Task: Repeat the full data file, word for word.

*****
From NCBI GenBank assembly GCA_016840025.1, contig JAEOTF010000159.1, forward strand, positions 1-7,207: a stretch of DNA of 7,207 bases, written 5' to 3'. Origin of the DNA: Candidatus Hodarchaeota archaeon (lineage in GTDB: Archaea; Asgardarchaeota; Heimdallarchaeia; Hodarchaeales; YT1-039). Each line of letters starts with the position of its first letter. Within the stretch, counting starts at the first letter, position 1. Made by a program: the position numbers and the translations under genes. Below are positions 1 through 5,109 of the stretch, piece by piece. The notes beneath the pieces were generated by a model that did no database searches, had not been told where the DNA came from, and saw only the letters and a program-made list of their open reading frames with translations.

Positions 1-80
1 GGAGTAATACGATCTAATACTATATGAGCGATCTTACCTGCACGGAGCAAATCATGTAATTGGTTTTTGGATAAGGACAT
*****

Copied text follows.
From NCBI GenBank assembly GCA_016840025.1, contig JAEOTF010000159.1, forward strand, positions 1-7,207: a stretch of DNA of 7,207 bases, written 5' to 3'. Origin of the DNA: Candidatus Hodarchaeota archaeon (lineage in GTDB: Archaea; Asgardarchaeota; Heimdallarchaeia; Hodarchaeales; YT1-039). Each line of letters starts with the position of its first letter. Within the stretch, counting starts at the first letter, position 1. Made by a program: the position numbers and the translations under genes. Below are positions 1 through 5,109 of the stretch, piece by piece. The notes beneath the pieces were generated by a model that did no database searches, had not been told where the DNA came from, and saw only the letters and a program-made list of their open reading frames with translations.

Positions 1-80
1 GGAGTAATACGATCTAATACTATATGAGCGATCTTACCTGCACGGAGCAAATCATGTAATTGGTTTTTGGATAAGGACAT